Yeah, you clearly thought about it a lot, and it worked out.
Yeah I did, and I feel like people… You know, you guys at Uproxx were looking to see what choker I was gonna wear.
Absolutely. So what do you think, what does America need to learn about Pakistani food?
I think one thing, to differentiate it from Indian food is very important to me. I think a lot of chefs have had immense success in setting up really fabulous Indian concepts, as far as restaurants are concerned. Some of them even have Michelin stars and it’s incredible. Nobody has been able to do that with Pakistani food as yet, and I’m so keen on differentiating that and putting Pakistani food on the map where it’s exciting and it’s completely different than Indian food. There’s so much more emphasis on meat and barbecue and I think people are a little bit surprised by that fact. We have some of the best lamb and some of the best goat dishes, I think, in the world.
I’m excited to pique people’s interest enough where they’ll perhaps think twice and go “hey, let’s go to a Pakistani restaurant, see what that’s about,” because they watched Top Chef and they watched me create something that they thought was unique and interesting.
If they had you and Kumail Nanjiani to come back and be guest judges for a Pakistani challenge in the next season would you-
–Oh my god that’d be awesome. Oh, totally into that. You should, I love him, he’s great. We went to the same school, we went to the same high school in Pakistan.
Yeah, even though he’s a little bit older than I am. But yeah, we went to the same high school.
That seems like a dumb question that a white person would ask. Like “oh, you grew up in Pakistan? Do you know Kumail?”
I don’t know him, yet. But I’m hoping he’s my fan because I’m his and who knows, we could be friends and I think that’s a great idea. We should definitely be guest judges and force a bunch of these Italian chefs to make Pakistani food and use spices and, you know what? I’ve made pasta that is very much Pakistani flavor-forward and it’s very doable and it’s something that’s unexpected but beautiful in itself and I think that’s exciting.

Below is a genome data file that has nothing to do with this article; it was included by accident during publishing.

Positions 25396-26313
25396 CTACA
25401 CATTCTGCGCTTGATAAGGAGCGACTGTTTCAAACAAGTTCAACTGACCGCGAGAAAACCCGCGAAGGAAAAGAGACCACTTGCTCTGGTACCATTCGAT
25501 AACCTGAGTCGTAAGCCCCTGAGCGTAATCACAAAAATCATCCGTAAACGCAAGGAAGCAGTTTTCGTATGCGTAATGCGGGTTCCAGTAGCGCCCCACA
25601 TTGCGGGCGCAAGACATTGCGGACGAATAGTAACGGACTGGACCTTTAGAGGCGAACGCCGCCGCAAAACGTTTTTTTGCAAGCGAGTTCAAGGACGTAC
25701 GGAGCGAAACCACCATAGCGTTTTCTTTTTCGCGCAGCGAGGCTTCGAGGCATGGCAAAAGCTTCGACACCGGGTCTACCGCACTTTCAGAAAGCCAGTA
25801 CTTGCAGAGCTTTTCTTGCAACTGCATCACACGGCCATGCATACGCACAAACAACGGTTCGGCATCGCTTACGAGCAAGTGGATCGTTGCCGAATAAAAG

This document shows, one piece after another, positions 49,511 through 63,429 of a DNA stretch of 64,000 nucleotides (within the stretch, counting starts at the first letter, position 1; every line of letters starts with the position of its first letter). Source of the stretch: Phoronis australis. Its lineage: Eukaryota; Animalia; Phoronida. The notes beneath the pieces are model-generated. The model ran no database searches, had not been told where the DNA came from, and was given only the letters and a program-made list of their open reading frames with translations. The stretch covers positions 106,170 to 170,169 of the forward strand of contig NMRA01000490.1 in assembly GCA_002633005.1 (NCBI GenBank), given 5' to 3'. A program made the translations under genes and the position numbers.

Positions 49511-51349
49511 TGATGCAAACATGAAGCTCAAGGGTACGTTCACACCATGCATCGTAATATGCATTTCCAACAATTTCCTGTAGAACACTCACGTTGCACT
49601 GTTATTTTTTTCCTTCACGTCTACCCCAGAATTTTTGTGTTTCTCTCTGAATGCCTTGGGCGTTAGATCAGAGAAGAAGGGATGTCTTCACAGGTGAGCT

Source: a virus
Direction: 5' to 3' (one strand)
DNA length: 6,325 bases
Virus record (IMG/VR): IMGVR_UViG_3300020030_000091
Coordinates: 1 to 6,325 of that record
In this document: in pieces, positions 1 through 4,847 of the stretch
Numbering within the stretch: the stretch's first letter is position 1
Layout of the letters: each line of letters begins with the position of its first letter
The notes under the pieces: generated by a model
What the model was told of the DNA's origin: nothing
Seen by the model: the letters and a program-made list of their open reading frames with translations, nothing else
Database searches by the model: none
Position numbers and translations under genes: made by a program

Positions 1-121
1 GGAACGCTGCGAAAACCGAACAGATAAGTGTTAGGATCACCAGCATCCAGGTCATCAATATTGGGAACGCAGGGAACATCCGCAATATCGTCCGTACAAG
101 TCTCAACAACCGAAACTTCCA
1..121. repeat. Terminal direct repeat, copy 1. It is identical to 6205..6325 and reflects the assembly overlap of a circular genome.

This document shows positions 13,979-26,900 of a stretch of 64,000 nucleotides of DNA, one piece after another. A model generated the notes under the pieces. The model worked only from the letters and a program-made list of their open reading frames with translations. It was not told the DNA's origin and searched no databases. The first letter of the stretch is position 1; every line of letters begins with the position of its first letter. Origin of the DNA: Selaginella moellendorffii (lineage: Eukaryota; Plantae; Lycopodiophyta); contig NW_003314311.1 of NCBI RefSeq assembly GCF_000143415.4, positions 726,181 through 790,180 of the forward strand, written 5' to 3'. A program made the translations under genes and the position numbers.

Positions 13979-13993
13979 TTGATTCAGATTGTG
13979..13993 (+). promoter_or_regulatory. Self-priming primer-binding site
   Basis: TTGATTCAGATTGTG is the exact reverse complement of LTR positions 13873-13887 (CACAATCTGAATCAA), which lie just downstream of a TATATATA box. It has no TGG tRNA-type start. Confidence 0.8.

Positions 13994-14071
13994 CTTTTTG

But you guys went to the same high school?
Well we would call it junior school but I think he was maybe 10 years my senior, so I didn’t get to meet him and I don’t think he was very cool in high school anyway.
Sure, sure. You wouldn’t have talked to him.
No, I wouldn’t have talked to him.
So, who was this season’s weirdest competitor to live with? Who had the most eccentric living habits?
Well I was in the girls’ room so we were alright. Adrienne was my roommate for a while and so was Tanya, so we were pretty chill. But I think Joe Sasto has a lot of really weird habits. He’s got these worry dolls that his girlfriend gave him and these tiny little voodoo creatures that he kept under his pillow every night. So you’re supposed to whisper your worries to them and then you keep them under your pillow.
Oh no, oh…
He showed us his little dolls and I was really creeped out. I was like “what are you doing with these,” like does he have 16 of them? Are these little dolls each of us? I was looking for a brown one. No but it’s… I thought it was cute but also very weird.
Yeah, voodoo dolls seem like an unfair advantage. What was it like watching yourself on TV? Do you think everyone was depicted fairly, reasonably fairly?
Yeah, I think they did a pretty good job. We were all who we were and I think that that was pretty clear on TV, the way it all panned out. There wasn’t anything that I was surprised by, honestly. I think, unfortunately for Claudette, I think she got … I think she forgot that people were gonna watch her say all those things that she did in the interviews for some reason. You know, I think it’s easy to get caught up in being upset and angry and then saying things that you don’t really mean. I think she’s received a fair amount of disdain from a lot of the viewers because of that and she’s not all that bad, she’s a nice person. I think she just… She just forgot that people were gonna watch what she was saying.
Yeah, which the producers, I’m sure, love when that happens.
Yeah, of course. A lot of the chefs would use our interview times as a way to vent to the producers forgetting that there were cameras there and I would love to watch all of the things that they didn’t put on the air because there are hundreds and hundreds of hours of filming and there’s a lot that we don’t get to see. But for the most part, I think everyone’s personality shone through the way it should’ve.
What was your favorite thing that you got to taste that someone else cooked?
I think for the… What was it? It was one of the quickfires, I wanna say it was for the Tasty video quickfire, the one that I bombed that Padma yelled at me for. Brother’s paella was absolutely delicious, I was really impressed with the fact that he managed to do all that in half an hour and we had the squid ink, it was just so good. That was one of my favorite things, definitely.
And… I think the very first day when we had our potluck Joe Flamm’s snapper dish with the citrus and fennel, I can still taste those flavors when I think about it. They were really simple and beautiful.
It seems like a lot of the dishes that they taste last always get judged more harshly. Am I crazy for thinking that?
Well actually, that’s all editing. So sometimes the way they taste things isn’t necessarily in the order that you see. Yeah. I don’t think it had much to do with that.